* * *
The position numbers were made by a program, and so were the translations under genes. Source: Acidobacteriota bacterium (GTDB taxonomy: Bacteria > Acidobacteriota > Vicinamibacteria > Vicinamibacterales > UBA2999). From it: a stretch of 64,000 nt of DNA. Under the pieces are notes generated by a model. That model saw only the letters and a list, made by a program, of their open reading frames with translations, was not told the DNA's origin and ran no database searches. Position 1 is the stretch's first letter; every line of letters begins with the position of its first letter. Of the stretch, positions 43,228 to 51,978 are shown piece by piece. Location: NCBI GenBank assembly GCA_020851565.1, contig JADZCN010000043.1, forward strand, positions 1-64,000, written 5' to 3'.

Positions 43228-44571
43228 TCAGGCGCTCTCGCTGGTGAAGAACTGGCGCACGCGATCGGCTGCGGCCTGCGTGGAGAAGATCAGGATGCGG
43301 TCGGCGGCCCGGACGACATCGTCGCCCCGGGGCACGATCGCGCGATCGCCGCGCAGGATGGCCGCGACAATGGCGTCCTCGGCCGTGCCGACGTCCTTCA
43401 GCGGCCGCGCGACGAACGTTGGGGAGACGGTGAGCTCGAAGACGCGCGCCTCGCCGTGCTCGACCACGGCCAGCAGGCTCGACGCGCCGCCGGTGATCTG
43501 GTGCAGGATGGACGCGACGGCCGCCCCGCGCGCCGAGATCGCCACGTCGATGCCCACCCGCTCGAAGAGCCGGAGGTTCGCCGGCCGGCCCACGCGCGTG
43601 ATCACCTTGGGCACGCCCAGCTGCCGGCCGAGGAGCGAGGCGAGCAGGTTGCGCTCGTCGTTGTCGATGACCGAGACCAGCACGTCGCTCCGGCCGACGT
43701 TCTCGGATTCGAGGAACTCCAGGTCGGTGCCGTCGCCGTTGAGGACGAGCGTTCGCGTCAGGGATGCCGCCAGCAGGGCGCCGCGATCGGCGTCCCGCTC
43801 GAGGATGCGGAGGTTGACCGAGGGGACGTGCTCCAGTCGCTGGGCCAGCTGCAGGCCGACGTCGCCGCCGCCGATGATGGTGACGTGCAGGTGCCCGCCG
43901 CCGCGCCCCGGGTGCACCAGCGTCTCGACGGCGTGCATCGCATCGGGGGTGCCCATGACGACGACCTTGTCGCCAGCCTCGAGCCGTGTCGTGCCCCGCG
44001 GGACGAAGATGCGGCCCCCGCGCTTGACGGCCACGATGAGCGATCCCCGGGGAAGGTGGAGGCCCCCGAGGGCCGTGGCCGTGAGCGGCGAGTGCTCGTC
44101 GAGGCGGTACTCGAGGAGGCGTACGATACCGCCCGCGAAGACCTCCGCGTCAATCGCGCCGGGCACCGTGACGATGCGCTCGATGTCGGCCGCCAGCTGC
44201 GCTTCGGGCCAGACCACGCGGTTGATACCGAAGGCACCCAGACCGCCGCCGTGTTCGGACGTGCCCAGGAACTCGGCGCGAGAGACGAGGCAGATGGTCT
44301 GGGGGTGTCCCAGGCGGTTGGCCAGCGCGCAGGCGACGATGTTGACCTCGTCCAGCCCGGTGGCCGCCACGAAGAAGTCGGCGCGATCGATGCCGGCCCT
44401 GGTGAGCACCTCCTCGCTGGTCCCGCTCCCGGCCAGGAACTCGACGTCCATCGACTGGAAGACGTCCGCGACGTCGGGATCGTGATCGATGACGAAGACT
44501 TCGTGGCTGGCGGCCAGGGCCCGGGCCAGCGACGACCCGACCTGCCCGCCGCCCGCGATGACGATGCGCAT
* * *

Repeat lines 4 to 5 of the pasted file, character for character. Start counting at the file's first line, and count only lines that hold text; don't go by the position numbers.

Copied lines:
43301 TCGGCGGCCCGGACGACATCGTCGCCCCGGGGCACGATCGCGCGATCGCCGCGCAGGATGGCCGCGACAATGGCGTCCTCGGCCGTGCCGACGTCCTTCA
43401 GCGGCCGCGCGACGAACGTTGGGGAGACGGTGAGCTCGAAGACGCGCGCCTCGCCGTGCTCGACCACGGCCAGCAGGCTCGACGCGCCGCCGGTGATCTG